Current Suspected Overdose Deaths in Delaware for 2020: Get Help Now!
My Healthy Community: Community-Level Health Data
Mission: To provide accurate and timely analytical data, information and consultation to protect and enhance the health of the people of Delaware.
Vision: To be recognized as a vital component of the public health team, providing a wide range of laboratory expertise and services using state of the art technologies.
The Delaware Public Health Laboratory is centrally located within the state, inside the town of historic, Smyrna, DE. Due to Delaware’s unique geographic size, 95 miles long and 35 miles wide at its furthest points, the public health lab is able to provide same-day service to our submitters and providers. A statewide courier system picks up samples daily, throughout the state, and returns them to the laboratory each afternoon, Monday through Friday, and 24/7 during public health emergencies.
The laboratory receives specimens from a variety of submitters from a variety of sources: from infectious disease testing for Correctional Facilities, State Service Centers, School based Wellness Centers and Federally Qualified Health Care Centers, to drinking water samples from public and private wells, to environmental samples submitted from Delaware’s Division of Agriculture to Division of Natural Resources and Environmental Control.
The Delaware Public Health Laboratory uses Delaware’s small size to rapidly perform testing and return results to submitters, often the same day samples are received. The lab also offers educational tours and information for interested parties. Tours can be arranged by calling the laboratory.
History: The DPHL was established in April 1899 in Newark. The trustees of Delaware College, now the University of Delaware, provided space and renovations in the main building's east wing. The laboratory tested water and food, for bacteria and chemicals. The laboratory also tested clinical samples for infectious organisms including diphtheria and tuberculosis. As technology evolved, the laboratory’s testing capabilities expanded to include various bacterial and viral agents. To keep health care providers and agencies informed of significant developments, the laboratory began publishing a quarterly bulletin which today is called the Delaware LabOrator.
The lab moved five more times in a perennial search for additional space. First, the laboratory moved above Hinkley’s Feed Store in Dover, its municipal home for many years. Then it moved to the Margaret O'Neill Building on Federal Street. In 1960, the laboratory moved across the street to the basement of the Jesse Cooper Building and, by 1985, the laboratory had outgrown its space. The discovery of asbestos precipitated relocation to three modular buildings at the Department of Natural Resources and Environmental Control on Kings Highway in Dover. By May 1989 plans were underway to build a new facility in Smyrna on the grounds of the Delaware Hospital for the Chronically Ill. The new laboratory opened in 1990.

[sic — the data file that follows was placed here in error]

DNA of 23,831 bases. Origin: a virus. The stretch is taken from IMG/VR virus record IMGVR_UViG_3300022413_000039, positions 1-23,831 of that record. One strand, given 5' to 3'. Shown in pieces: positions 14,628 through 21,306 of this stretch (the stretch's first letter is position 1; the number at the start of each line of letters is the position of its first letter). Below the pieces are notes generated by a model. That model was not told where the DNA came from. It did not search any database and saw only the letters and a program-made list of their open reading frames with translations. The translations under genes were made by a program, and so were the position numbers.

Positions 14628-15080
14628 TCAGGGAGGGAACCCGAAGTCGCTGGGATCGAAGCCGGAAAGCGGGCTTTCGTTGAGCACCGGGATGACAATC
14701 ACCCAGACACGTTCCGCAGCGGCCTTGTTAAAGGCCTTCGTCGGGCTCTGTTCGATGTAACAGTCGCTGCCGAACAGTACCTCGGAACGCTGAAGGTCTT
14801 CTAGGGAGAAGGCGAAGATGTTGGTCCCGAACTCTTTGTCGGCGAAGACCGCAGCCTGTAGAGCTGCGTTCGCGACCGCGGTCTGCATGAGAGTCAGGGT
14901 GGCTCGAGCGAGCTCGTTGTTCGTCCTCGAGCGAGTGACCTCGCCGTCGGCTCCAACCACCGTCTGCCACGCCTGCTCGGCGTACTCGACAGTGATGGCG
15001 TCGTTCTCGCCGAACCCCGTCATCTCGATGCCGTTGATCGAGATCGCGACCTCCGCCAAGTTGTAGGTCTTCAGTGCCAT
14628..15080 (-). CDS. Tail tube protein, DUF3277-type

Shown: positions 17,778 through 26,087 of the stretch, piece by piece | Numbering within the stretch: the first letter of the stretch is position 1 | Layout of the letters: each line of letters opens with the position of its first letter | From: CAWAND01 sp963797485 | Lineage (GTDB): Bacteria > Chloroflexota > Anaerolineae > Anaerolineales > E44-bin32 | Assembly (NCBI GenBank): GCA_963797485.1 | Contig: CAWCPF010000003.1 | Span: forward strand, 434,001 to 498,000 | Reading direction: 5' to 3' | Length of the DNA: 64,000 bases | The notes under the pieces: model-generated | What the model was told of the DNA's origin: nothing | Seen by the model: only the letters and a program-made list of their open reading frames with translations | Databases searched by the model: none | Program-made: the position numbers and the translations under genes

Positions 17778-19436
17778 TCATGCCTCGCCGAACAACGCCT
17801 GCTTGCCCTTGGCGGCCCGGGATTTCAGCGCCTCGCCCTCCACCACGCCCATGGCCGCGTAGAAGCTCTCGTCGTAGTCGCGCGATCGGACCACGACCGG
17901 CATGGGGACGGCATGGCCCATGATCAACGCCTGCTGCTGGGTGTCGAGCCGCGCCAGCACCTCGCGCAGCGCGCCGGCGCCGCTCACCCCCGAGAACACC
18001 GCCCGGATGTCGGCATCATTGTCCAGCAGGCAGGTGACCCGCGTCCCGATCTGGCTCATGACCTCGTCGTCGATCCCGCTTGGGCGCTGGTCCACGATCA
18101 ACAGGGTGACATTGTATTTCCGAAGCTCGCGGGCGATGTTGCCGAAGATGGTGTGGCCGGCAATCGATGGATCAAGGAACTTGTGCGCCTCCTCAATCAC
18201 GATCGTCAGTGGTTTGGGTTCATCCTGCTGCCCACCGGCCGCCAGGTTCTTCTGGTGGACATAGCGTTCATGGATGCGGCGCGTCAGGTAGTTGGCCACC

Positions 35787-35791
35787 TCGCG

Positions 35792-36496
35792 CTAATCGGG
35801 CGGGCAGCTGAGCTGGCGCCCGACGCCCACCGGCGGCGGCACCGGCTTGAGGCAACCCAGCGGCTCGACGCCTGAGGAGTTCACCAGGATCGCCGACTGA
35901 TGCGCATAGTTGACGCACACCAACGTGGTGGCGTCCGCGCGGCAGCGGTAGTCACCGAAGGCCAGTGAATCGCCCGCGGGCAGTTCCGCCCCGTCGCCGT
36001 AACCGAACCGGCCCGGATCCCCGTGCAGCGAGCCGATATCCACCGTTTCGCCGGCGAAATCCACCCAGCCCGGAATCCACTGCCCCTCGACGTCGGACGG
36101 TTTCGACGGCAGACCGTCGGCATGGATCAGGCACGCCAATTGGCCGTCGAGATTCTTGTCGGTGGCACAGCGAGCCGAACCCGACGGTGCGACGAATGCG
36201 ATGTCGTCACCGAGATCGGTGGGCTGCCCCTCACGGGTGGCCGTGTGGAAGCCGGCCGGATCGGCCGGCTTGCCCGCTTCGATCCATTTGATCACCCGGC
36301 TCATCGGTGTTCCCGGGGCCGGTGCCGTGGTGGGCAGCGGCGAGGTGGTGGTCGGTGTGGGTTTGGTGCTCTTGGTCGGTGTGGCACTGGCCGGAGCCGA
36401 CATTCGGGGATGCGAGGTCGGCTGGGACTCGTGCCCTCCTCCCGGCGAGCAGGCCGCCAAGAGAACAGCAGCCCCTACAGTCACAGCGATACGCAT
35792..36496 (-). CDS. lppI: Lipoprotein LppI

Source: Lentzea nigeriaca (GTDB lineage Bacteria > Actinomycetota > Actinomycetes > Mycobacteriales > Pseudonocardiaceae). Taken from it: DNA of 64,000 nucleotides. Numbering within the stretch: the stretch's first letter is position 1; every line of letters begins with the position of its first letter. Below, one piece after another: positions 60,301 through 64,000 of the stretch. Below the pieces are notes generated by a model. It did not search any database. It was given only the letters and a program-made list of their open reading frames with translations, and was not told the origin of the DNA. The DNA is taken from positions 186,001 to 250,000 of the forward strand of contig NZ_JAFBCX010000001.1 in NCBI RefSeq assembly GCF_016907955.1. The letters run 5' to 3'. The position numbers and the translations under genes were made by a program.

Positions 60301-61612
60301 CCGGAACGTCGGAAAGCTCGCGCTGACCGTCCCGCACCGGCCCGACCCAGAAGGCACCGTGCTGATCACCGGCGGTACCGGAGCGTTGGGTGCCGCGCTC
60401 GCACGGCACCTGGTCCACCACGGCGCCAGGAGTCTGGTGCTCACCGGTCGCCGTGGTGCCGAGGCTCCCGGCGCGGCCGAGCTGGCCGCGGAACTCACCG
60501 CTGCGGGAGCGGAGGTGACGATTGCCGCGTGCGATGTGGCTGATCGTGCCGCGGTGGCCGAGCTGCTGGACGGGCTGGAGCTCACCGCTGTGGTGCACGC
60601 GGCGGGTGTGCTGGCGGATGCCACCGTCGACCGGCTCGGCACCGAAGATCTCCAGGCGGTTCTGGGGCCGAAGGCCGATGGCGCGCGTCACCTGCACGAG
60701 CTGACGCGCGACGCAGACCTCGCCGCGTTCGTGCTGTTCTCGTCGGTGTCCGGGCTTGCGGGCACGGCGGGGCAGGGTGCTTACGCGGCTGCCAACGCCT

Since then, the facility has expanded its services by leaps and bounds. The laboratory’s newborn screening section tested for metabolic diseases in every Delaware newborn to prevent mental retardation, serious illness, and even death. The laboratory tests drinking water for bacteria and chemicals, and detects rabies. It also tests for sexually transmitted infections and monitors the emergence of drug-resistant microorganisms to prevent the spread of infection and save lives.
In 2005, the facility added a Bio-Safety Level III laboratory for Preparedness testing of Bioterrorism agents and became a member of CDC’s Laboratory Response Network. The environmental and molecular microbiology section introduced new technology, including pulse field gel electrophoresis for food borne illness, molecular testing for Norovirus, B. pertussis, West Nile virus and rapid detection methods for potential bioterrorism agents. DPHL also started Chemical Terrorism Laboratory testing to detect metals at trace levels, and cyanide and nerve agents in clinical sample.
The laboratory has gone through some major modifications, with the addition of genomic sequencing and mass spectrometer analysis. Methods have become faster with increased sensitivity, using molecular real time polymerase chain reaction (PCR) and multiplex assays. New methods that have recently been added include detection for Influenza, Ebola, Zika, Dengue, and Chikungunya. Methods for the detection of Mycobacteria have expanded to include molecular identification and quantiferon testing. Antimicrobial Resistance Mechanism detection is a new CDC initiative that DPHL has implemented in April of 2017 to identify, contain and control the spread of Carbapenamase Resistant Enterobacteriaciae.
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